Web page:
What should one say to school children about to make university choices regarding life after school? Of course there are lots of positive things – clichés abound to supply them – but there are also the darker elements of the conveyor belt they are on. Talking to a group of around 50 teenage girls considering applying to Cambridge for maths or natural sciences last week, I found myself wondering whether honesty is always the best policy.
As the local student newspaper Varsity described earlier this summer, Cambridge maths remains overwhelmingly male. This isn’t because the faculty want this to be the case (I know, because I’ve talked to some of them and they feel very strongly how disappointing this is), but they do expect, and probably require although there may be slight college variations, students to do well in STEP (Sixth Term Entry paper) exams as well as Maths and Further Maths A level. It is clear that this is less attractive to girls who, the evidence suggests, disproportionately don’t want that additional uncertainty and stress. In 2018 Varsity quotes a mere 35 female students were admitted to study maths at Cambridge, out of a grand total of 234 accepted students, the lowest proportion for many years.
To stress the low numbers being admitted, might just make potential applicants feel put off or presume that it’s all just too difficult for them, particularly if they in any way already lack self-confidence. Not to be open that the numbers are low seems misleading at the best. I was struck some years ago by an article from the USA stating that at high school the only successful intervention keeping female students in physical sciences (so not maths explicitly) was pointing out that women were typically under-represented. Not, as one might have thought, having female teachers, or single sex classes, or talking about female scientists or having female scientists come into the classroom. In this one study only talking about under-representation mattered.
It isn’t clear to me how much follow up work there has been by other groups, but a later paper from the same team indicated that talking about under-representation ‘explicitly creates an opportunity for students’ figured worlds of professional and school science to change, and facilitates challenging their own implicit assumptions about how the world functions.’ Which, in layperson speak I think means that children can re-evaluate some of the stereotypes they have internalised without necessarily noticing, but only if the low numbers are discussed in a supportive environment. So, from those studies, perhaps pointing out low numbers is not a bad thing to do, although after my talk there wasn’t really much indication of the students wanting to discuss this. It was the end of an intensive three days, there really wasn’t much sign of them wanting to do anything other than go home.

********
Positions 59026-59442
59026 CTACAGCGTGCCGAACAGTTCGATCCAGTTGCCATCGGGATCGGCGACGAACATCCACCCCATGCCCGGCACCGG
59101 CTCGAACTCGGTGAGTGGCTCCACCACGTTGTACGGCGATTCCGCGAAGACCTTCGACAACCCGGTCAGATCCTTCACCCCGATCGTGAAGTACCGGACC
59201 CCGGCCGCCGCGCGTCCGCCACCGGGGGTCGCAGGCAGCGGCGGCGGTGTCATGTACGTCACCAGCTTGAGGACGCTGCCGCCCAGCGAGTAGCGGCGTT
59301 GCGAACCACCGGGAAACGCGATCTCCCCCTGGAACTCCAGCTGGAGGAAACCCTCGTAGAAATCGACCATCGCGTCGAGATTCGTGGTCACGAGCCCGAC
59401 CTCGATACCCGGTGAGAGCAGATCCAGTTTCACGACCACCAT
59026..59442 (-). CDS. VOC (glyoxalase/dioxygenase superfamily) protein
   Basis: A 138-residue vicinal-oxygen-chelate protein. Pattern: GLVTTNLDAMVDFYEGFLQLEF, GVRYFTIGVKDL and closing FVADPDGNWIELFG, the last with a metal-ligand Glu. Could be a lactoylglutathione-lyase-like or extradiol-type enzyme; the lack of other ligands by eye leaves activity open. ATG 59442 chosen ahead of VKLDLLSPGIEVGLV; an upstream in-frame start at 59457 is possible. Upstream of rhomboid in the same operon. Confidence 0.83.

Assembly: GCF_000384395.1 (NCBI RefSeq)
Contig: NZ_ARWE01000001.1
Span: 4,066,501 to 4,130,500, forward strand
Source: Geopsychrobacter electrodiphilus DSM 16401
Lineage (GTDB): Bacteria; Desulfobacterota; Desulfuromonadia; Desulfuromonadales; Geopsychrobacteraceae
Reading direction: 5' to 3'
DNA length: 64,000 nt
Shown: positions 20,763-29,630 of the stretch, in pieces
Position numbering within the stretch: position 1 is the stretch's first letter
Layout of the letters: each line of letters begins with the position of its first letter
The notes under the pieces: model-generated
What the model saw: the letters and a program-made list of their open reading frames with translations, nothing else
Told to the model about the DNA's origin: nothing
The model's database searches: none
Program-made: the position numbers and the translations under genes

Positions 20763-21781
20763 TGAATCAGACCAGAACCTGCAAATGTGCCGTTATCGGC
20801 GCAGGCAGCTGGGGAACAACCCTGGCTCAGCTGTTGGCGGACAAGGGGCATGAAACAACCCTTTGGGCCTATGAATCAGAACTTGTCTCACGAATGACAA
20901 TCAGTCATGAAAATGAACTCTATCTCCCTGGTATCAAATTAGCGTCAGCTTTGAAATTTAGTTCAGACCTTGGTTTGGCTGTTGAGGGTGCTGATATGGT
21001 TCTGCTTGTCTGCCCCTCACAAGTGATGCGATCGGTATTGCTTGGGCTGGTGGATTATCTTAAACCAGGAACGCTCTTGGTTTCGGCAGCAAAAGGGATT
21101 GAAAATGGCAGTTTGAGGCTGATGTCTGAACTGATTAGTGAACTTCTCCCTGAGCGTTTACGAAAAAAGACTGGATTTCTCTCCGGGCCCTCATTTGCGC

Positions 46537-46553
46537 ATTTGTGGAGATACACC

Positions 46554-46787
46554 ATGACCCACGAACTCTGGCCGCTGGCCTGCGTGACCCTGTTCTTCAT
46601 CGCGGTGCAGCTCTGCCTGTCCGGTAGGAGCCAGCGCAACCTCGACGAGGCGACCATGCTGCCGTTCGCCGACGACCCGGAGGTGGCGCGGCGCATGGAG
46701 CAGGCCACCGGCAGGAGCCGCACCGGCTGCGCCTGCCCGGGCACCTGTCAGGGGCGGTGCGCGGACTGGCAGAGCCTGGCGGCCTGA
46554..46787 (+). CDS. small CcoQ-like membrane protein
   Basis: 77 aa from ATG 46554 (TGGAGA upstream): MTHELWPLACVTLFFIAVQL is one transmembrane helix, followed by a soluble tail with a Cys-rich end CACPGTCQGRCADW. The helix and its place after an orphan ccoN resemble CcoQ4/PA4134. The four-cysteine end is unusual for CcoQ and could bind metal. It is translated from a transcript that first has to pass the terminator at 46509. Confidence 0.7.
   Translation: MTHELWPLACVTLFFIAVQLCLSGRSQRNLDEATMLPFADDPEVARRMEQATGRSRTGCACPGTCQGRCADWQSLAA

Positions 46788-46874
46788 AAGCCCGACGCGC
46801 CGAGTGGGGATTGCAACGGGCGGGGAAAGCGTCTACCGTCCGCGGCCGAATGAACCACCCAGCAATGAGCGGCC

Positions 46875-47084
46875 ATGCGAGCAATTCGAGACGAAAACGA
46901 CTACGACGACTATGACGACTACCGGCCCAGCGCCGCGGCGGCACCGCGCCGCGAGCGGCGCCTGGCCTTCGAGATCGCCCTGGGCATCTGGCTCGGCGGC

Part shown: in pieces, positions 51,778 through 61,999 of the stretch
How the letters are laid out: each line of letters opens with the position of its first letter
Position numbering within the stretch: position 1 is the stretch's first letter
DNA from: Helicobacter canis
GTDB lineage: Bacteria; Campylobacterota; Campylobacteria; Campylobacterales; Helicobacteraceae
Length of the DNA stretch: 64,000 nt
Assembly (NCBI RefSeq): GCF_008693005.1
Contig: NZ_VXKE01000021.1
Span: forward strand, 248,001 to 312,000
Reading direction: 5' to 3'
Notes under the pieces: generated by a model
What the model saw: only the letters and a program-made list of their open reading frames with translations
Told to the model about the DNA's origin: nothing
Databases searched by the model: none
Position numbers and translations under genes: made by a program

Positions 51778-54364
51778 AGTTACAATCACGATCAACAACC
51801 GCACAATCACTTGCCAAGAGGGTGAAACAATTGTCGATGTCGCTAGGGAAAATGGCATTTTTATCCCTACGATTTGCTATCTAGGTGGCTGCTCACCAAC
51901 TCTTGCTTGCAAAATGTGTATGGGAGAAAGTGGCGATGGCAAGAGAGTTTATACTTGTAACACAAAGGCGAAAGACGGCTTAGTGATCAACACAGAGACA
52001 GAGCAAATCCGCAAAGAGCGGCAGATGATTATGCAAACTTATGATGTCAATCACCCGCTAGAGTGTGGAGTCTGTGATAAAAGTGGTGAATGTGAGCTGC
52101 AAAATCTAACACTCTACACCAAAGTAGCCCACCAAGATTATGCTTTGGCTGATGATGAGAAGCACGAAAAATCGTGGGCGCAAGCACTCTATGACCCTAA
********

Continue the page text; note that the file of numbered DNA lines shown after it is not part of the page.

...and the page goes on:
So moving on from these specific challenges, in my talk I discussed my career path, trying to point out – as I so often do – that life doesn’t necessarily go in straight lines and that things can go wrong without it meaning you personally are a failure. Perhaps to that audience that too was a mistake. Those girls presumably all have stellar track records at school; the hiccoughs that most lives throw up may not yet have assaulted them. Do they want to be told that my first post-doc was an unmitigated disaster and that luck enabled me to overcome those two years of nothingness? Different members of the audience may react with anything from ‘whatever’ to, if it’s all down to luck what’s the point of trying. It is so easy to tie myself up in knots (never mind those listening) with worrying about what the ‘right’ message is.
I have learned that talking about my CV as a ‘standard’ CV is probably the wrong thing to do. I remember using that phrase once to an audience of ECRs and being pulled up. I meant this was what my CV looked like in the way it might appear on a job application (really as opposed to one in which life-events such as marriage or children might feature, versions of my CV I also typically share). The challenger in this previous case obviously felt the word ‘standard’ came across as if everyone’s should end up with a big shiny FRS or professor’s title attached. Not my intention, but it just shows how careful one has to be.
However, whoever the audience and at whatever career stage, I do believe the mantra ‘seize opportunities’ applies; that it is hugely important not to be passive and wait for others to tell you what you should be doing but make your own deliberate life choices (even if they turn out not so well, they are at least your choices and you can usually change your mind or direction); that seeing confidence in others should not convince you that their confidence is warranted, so it should not undermine your own faith in your abilities; and, yes, luck plays a part in everyone’s life. I hope that by finishing off with those messages, leaving that slide up while answering the few questions that came my way, meant one or two useful take home (literally) messages may have resonated and may stay with some of the listeners. And I hope we will be seeing some of those students return to Cambridge in due course.